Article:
This is Fernandez’s bitter trick to persuade Argentine players to go to the presidential palace. After the team’s initial refusal, his condition was that he saw the team in private, did not appear in public, and only the players went on the balcony. In order to show his sincerity, he wanted to say, “you see, I drove the reporters away ahead of time.”… ”
Why did Messi and his teammates resist Fernandez so much? Of course, many facts can be enumerated. First, the super incompetence of Fern á ndez’s government led to the recurrence of the frightening inflation situation in today’s Argentine crisis. Secondly, Fern á ndez tried to be bad to Tapia. The third Fernandez did not really like Messi. In 2020, the first wave of the epidemic was the period of greatest shortage of supplies. Messi finally collected a batch of ventilators from the international community, but they were detained at the airport by Argentine customs for several months in a row.
Fernandez belongs to the left and is a Peronist. The football hero of Peronism in Argentina is Maradona. This is why Kirchner, vice president of Argentina (female president of 2014), must add when thanking Lionel Messi and congratulating the national team: “that Maradona-style ‘what nest are you looking at’ has finally won the hearts of Argentines.”
Is that fair to Messi? Of course it’s not fair. Messi has no obligation to role-play Diego, nor does he have to role-play Diego to win the hearts of Argentines. Moreover, the “nest” is Messi’s outbreak after a game with a special atmosphere. He is generally gentle and introverted, does not like to participate in political disputes, nor does he want to be a leader of the people, which is different from Maradona. It’s obviously not compatible with Peronism.
Peronism is fascism in essence. Peron worshiped Mussolini when he was stationed in Rome, thinking that it was impossible for Argentina to learn beauty or the Soviet Union, but should learn from Italy. He packaged fascism closer to the working masses, which is why Peronism, despite its strong nationalism, is often regarded as a leftist, which is believed not only by ordinary people, but also by many scholars and researchers.
Maradona belongs to a generation nurtured by Peronism and has experienced a period of terrorist military dictatorship supported by the United States. there is nothing wrong with him to participate in politics with a very positive attitude. Argentines have just ended their dictatorship in the 1980s. People restore democracy and normal life with enthusiasm. When he returned home after winning the championship in 1986, Maradona told the then President Alfonsin, “this cup is more valuable than the last one, because we represent a democratic country.”
Messi’s generation was born and raised completely after the restoration of democracy in Argentina. What they have experienced is the pain caused by the shortcomings of Argentina’s democratic system, corruption, bad promises, false prosperity and economic bubbles, and this generation of players choose to stay away from politicians and not stand with any faction. The attitude of making the victory of the national team belong to all Argentines is also very valuable and in line with the needs of the times. In other words, the team’s decision has little to do with political factions, nor is it necessarily the three reasons analyzed earlier, but that the players want to be completely separated from the politicians.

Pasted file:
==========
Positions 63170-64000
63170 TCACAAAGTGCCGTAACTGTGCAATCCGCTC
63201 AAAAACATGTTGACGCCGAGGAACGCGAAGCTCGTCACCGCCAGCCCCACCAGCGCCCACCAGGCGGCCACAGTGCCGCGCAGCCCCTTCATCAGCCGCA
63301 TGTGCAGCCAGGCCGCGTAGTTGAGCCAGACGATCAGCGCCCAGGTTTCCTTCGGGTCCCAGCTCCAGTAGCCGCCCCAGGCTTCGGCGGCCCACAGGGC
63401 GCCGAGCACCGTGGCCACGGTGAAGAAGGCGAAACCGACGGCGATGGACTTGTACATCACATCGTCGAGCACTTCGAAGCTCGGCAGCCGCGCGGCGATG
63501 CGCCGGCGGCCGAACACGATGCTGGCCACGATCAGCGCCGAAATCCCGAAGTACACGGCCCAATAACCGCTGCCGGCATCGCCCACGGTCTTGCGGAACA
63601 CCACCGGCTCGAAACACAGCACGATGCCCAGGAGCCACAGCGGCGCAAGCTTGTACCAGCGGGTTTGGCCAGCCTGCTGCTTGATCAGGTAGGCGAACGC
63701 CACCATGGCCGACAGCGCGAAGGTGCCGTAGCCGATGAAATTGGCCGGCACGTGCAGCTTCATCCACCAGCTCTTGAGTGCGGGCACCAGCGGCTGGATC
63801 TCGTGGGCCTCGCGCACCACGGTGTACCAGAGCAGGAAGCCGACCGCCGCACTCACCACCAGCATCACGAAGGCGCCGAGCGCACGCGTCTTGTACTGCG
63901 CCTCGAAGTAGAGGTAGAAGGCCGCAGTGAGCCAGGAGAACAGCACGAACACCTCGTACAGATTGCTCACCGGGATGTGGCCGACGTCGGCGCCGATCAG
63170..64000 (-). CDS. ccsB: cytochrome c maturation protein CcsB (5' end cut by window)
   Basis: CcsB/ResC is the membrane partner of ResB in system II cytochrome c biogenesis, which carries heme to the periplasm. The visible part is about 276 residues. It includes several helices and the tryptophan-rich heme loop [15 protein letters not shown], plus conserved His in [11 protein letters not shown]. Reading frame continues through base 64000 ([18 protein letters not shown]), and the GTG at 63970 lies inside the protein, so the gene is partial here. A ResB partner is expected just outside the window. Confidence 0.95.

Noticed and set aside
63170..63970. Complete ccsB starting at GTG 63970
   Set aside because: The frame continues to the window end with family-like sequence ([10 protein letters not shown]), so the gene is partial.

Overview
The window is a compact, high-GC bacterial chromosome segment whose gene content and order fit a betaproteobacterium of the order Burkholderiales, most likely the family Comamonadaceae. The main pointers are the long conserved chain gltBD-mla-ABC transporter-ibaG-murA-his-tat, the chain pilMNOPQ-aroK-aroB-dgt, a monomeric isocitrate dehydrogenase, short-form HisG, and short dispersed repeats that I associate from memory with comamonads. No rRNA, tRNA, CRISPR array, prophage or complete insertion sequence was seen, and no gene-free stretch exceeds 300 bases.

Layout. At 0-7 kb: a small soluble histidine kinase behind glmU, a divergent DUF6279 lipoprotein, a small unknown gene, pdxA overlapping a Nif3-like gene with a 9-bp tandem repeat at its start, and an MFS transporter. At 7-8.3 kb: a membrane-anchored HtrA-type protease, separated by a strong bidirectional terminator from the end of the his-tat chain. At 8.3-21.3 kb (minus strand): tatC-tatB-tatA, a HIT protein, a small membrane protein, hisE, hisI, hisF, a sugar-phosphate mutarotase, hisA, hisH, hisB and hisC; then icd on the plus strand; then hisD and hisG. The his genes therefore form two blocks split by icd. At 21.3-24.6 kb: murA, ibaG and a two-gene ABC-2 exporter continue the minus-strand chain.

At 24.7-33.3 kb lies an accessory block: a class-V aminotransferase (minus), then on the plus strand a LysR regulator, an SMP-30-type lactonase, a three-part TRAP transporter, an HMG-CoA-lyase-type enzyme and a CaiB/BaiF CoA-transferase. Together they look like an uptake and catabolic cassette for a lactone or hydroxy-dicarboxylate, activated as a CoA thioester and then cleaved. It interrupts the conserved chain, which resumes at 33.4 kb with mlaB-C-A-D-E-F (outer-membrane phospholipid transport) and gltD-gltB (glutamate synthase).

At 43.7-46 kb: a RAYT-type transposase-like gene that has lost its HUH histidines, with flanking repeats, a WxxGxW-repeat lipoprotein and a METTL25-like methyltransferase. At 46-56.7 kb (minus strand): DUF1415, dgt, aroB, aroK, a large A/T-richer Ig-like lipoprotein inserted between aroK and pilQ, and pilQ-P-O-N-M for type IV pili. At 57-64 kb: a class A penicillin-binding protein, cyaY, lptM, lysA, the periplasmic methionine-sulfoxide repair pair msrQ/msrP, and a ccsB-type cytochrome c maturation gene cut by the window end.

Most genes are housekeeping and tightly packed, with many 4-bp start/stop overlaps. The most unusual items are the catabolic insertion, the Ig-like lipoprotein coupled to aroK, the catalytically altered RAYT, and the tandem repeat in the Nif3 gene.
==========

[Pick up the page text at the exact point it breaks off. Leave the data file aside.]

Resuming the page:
Fernandez also made a “contribution” to the fact that the players did not go to the presidential palace and chose to parade in the streets, which led to the dilemma of crowds gathering. He declared Tuesday a national holiday on Monday to celebrate the national team’s victory. The decision was heavily criticized, including from Fernandez’s own faction. Because Argentina is in a period of economic crisis, many businesses rely on the shopping spree before Christmas in December to earn some money, and the closure of stores on a national holiday is equivalent to one less business day. Employers in need also need to pay paid holidays for employees who are on vacation. The celebration took place in the capital, but all parts of the country closed their doors. Many people rushed to the capital because of the holidays. at first, the police estimated that there were 2 million people waiting for the national team on the streets of Buenos Aires, then updated the number to 4 million!
Even if there is opposition within his own party, Fernandez will declare a Tuesday holiday because Peronists have always believed that happiness is provided and guaranteed by a strong government. Even if the nature of this holiday is to add drama (those who want to ask for leave can ask for leave, but do not have to be paid by the employer), it is also in line with the Peronist understanding of the happiness of the people.
The idea is old-fashioned, of course. But this also shows a long-term feature and drawback of Argentine society: Argentine politics is far from the modernization and self-renewal ability of Argentine football.
[related news] for political reasons, Argentina refused the invitation to meet with the president.